jason oke

If you’re not in awe, you’re not paying attention.

Energy 2.0?

Talking to sustainability experts over the past month, I was introduced to the idea of distributed power generation. This is hardly a new idea, but I’m new to all this stuff. The idea is to move from how we currently generate electricity – big centralized industrial plants – to generating from many small, local energy sources, like a solar panel on your roof.

People have been putting solar panels on their roofs for a while to try to reduce their power bills or go ‘off the grid’ but this is different. It involves not only generating power for yourself, but also being able to supply excess power back onto the grid (and receive money back from the utility for it). This would turn the electric grid into more of a web – you could both take power from the grid, and provide power to it.

Making most of our power in centralized industrial sites as we do has the advantage of producing a lot of power quickly and cheaply, but clearly has big problems. One is that centralizing power encourages the status quo: the economics of big centralized sites tend to work much better for a coal plant than for renewable energy sources. It’s currently expensive and complicated to make a big solar array or a big wind farm.

Another is stability & security – centralized power means the risk of losing power to large areas if part of the system fails (as happened in both North America and Italy in 2003).

Also, centralized generation means electricity is often transported long distances through power wires to get to you, and much of it is lost during this transportation. Your electricity bill probably contains a line for “Loss factor adjustment” – your bill is actually marked up to compensate for this lost power.

All of this means the current system is incredibly inefficient – we make power in environmentally harmful, unstable ways, and then lose lots of it before it even gets to us.

Distributed generation addresses all of these issues – putting power generation in your neighborhood means no power is lost in transportation, means the system is insulated from local failures, and tends to make the economics of renewable sources work better. There are still many challenges to it (most power companies don’t allow you to put power back onto the grid yet).

What I find really interesting is the obvious parallel with how the internet is also shifting media power away from centralized industrial production (media companies) to small, local, distributed production (cute videos of cats). The fact that change has happened so quickly in media gives me some hope that it could happen just as quickly in the world of energy.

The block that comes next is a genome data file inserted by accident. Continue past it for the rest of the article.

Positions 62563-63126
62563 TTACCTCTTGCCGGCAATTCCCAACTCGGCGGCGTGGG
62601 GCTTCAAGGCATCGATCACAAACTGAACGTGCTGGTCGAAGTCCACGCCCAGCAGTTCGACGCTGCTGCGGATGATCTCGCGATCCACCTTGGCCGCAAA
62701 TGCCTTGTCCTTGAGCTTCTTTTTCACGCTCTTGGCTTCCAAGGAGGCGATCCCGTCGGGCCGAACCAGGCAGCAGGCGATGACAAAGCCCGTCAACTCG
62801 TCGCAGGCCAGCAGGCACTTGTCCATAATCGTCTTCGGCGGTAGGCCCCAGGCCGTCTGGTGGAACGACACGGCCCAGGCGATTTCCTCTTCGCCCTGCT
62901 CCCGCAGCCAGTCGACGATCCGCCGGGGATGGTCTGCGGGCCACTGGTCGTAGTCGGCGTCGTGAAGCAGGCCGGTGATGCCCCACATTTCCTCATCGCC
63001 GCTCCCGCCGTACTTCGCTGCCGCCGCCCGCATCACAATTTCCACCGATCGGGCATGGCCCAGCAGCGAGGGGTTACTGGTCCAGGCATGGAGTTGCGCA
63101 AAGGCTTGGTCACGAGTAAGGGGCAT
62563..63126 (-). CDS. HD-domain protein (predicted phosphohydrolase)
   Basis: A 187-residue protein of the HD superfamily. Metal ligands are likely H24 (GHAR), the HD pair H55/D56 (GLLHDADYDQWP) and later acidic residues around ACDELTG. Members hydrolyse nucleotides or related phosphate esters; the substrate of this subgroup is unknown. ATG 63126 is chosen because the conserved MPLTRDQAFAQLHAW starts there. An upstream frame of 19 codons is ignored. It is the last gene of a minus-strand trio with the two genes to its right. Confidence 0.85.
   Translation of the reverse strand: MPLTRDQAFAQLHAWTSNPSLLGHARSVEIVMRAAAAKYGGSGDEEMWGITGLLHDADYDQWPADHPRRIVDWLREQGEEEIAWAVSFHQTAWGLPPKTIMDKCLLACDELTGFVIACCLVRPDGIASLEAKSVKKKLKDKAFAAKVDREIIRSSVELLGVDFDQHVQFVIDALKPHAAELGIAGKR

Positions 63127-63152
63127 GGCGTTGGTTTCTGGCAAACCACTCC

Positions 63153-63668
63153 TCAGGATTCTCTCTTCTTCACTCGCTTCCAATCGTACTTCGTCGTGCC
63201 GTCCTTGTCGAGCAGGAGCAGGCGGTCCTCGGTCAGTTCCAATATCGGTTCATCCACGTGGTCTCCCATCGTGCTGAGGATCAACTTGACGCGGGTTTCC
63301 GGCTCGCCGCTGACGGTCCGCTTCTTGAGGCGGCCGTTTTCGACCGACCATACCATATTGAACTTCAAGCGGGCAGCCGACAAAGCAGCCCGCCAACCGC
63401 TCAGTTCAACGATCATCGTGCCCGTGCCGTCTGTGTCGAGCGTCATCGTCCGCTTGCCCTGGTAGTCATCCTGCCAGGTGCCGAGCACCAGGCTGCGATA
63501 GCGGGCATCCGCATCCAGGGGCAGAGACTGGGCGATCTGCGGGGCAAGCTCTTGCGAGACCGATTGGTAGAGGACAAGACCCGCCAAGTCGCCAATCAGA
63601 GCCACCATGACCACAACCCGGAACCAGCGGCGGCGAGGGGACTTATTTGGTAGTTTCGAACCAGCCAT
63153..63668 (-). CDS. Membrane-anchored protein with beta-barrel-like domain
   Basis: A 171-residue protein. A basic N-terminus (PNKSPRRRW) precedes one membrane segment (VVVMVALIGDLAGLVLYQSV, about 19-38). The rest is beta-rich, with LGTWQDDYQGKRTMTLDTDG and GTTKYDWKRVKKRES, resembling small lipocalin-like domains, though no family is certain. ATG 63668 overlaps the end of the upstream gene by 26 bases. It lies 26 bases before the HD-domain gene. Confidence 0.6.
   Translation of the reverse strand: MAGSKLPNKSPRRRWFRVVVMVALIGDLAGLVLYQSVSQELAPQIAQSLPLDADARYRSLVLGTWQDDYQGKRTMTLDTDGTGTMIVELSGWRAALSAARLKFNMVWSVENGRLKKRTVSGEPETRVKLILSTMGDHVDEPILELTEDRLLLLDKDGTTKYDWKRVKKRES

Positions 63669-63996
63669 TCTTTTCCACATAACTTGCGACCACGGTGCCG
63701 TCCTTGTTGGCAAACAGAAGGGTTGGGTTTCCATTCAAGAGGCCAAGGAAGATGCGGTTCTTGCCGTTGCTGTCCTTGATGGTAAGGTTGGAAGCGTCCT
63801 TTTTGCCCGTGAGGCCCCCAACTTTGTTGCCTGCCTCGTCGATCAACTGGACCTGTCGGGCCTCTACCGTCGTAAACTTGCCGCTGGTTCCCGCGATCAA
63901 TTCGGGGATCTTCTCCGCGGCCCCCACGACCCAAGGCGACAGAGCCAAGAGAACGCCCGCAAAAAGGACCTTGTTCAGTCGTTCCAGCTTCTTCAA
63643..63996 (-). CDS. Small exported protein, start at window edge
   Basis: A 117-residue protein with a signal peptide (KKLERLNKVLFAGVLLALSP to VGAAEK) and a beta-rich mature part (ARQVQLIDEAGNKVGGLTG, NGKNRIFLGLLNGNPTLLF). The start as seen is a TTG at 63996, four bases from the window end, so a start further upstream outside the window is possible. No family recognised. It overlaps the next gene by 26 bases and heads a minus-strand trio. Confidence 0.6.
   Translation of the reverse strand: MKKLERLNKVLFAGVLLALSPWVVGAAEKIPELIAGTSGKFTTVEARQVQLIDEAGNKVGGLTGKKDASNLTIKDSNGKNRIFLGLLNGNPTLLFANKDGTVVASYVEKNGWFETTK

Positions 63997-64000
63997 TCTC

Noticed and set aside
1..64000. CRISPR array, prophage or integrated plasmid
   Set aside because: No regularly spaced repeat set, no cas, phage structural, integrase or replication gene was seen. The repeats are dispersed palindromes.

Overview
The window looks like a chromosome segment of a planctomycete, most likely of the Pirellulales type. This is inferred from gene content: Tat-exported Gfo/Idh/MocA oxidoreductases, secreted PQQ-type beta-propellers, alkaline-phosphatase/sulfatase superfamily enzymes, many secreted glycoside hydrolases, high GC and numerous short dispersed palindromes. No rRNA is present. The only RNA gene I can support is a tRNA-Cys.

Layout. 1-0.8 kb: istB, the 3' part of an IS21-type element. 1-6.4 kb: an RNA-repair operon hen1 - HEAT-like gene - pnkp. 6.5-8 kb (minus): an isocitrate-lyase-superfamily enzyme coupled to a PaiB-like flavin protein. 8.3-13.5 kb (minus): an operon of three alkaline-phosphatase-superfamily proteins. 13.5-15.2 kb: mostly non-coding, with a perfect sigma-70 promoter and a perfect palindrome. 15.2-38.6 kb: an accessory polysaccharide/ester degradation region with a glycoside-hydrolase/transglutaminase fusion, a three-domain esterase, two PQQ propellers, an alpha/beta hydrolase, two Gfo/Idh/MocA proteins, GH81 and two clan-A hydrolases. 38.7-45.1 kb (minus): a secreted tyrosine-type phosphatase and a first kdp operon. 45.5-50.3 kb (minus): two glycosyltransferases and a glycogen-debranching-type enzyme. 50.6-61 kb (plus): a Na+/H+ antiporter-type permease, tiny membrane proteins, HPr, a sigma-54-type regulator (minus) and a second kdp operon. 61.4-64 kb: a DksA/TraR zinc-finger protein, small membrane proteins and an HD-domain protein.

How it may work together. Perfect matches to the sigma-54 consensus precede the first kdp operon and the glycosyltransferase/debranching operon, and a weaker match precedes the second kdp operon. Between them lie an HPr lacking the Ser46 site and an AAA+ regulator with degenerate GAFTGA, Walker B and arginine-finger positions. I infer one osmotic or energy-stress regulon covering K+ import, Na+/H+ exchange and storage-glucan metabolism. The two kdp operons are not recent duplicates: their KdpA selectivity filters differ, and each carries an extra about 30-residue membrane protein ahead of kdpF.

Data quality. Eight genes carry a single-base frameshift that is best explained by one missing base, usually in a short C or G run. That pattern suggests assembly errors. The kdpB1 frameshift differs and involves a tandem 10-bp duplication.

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Filed under: sustainability, Uncategorized

3 Responses

  1. Hans Suter says:

    I believe we will move from not in my backyard NIMBY to all in my backyard AIMBY

  2. Andrew Horberry says:

    Distributed power generation was one of the more interesting arguments put forward by the anti-nuclear lobby, though it was never one of the most publicised. The argument was the centralized, highly capital-intensive forms of power generation (such as nuclear) were inherently more susceptible to terrorist attack, because knocking one source out would cause widespread problems. Distributed power, in contrast, was inherently more resilient.

    I remember using this argument, when all else had failed, on an arch-conservative nuclear proponent. He was almost converted.

  3. Carrie Ellis says:

    If you think that something will happen quickly in energy than I suspect you really are new to ‘all this stuff’. ;)

    I have really enjoyed everything I have read on this blog from you so far which I found by way of a presentation to the MRIA. What you have said about green marketing and research in particular are making me itchy – in the best possible way of course!

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